The University has a new service which enables users to access online resources previously only available on campus. The Remote Working Portal is available at https://vpn.lboro.ac.uk and staff and students can login using their Loughborough University username and password. Users can then follow the links to Metalib, in addition to other University sites.

Databases which are now accessible from off-campus, via this route, include Business Insights and Hemscott Company Guru Academic.  You will also be able to access some journals, which have until now been limited to on-campus access only.  You will find out about these via the Library Catalogue.

New e-resources – WestlawUK

If you need to find legal information for your course at Loughborough, then life has just got easier…  The Library has recently taken out a subscription to Westlaw UK which provides access to full-text current legislation, case law, full-text legal journal articles and an index to other UK legal journals.  It also provides access to EU treaties, secondary legislation and case law, as well as international and US legal materials.

To access WestlawUK, go to the Law category in Metalib and then on to the UK Law sub-category.  You will also find links to other useful databases and websites, such as Lexis-Nexis Law & Legal Information and BAILII, there.  If you would like some advice about how to find legal materials, then there are tutorials for UK law and EU law on Learn (you will need your Loughborough username and password to access these).  If you would like some advice on how to search WestlawUK, then please contact your Academic Librarian.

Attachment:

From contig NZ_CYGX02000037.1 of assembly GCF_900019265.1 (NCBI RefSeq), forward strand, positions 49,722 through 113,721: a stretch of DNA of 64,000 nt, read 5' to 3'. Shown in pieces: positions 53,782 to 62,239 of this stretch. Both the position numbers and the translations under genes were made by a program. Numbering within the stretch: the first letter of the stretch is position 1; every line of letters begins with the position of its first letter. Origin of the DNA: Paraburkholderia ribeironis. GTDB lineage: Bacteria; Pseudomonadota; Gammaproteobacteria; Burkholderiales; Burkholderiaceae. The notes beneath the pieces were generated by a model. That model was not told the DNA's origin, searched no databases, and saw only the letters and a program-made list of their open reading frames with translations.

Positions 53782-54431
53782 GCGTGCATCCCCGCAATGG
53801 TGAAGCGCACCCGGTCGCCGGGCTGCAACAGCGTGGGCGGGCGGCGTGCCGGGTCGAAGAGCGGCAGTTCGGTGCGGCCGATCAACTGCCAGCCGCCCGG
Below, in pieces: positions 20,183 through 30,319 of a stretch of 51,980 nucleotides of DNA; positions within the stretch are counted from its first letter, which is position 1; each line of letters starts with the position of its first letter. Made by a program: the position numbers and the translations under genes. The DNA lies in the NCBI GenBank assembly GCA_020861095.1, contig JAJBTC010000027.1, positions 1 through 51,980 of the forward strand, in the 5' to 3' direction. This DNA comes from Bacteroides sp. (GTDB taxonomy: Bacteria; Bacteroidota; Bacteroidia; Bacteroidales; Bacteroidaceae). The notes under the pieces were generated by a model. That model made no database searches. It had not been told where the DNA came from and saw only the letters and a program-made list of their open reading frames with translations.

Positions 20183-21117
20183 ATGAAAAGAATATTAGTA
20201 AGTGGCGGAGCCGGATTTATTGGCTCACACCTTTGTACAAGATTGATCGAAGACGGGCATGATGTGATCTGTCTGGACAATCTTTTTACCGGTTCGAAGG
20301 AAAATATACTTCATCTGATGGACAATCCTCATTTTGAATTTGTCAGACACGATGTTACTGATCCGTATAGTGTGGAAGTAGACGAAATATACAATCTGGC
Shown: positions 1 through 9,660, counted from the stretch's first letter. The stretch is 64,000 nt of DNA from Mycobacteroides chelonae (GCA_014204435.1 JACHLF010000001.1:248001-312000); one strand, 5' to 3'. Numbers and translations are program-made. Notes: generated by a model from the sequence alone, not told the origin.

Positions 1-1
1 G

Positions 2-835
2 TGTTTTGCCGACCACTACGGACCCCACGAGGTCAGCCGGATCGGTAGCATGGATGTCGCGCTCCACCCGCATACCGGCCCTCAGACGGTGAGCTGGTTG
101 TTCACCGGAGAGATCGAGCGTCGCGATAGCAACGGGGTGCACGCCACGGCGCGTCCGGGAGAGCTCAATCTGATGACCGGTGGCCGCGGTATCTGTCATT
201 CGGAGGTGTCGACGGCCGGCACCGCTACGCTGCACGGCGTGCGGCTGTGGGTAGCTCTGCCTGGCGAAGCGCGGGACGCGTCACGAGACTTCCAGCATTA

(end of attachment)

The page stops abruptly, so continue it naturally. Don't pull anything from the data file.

Smart Bunnies

Baby rabbits are cute.  Penguins are popular, looking both comical and streamlined in a dinner jacket.
Combine the two with the appropriate technology and you have  a Wi-fi Rabbit and a Tux Droid, both friendly and compatible to your PC.
The Nabaztag wi-fi rabbit

The Nabaztag wi-fi rabbit  – a new ‘communications device’ which can ‘move its ears, light up in hundreds of colours, play music and even speak’. ‘There are different levels of service – “free rabbit” offers you messages and alerts without charge, while “full rabbit” offers additional feed alerts, the ability to send MP3s and personalised email, with Nabaztag actually reading out your received messages…’
For details and demonstrations, click http://www.firebox.com/index.html?dir=firebox&action=product&pid=1327&src_t=hmf

And
Tux Droid


This penguin is a desktop companion that uses  ‘wireless fed, text to speech enabled, a programmable robot that flaps and twirls, reads your email to you, tells the time, can alert you to RSS feeds ‘
For details and demonstrations, click http://www.firebox.com/product/2032
The use of animals in advertising and product design is nothing new and information about new technical gadgets is available through  MetaLib , which offers you a vast amount of resources available to you,  such as

  • ABI Research (ProQuest)
  • ArticleFirst (OCLC)
  • Emerald Fulltext
  • Web of Science
  • Nexis UK


So, if you are thinking of researching new portable gadgets, try MetaLib pages for Business and Management and  Design and Technology,  and see what you can find…

Power of supermarkets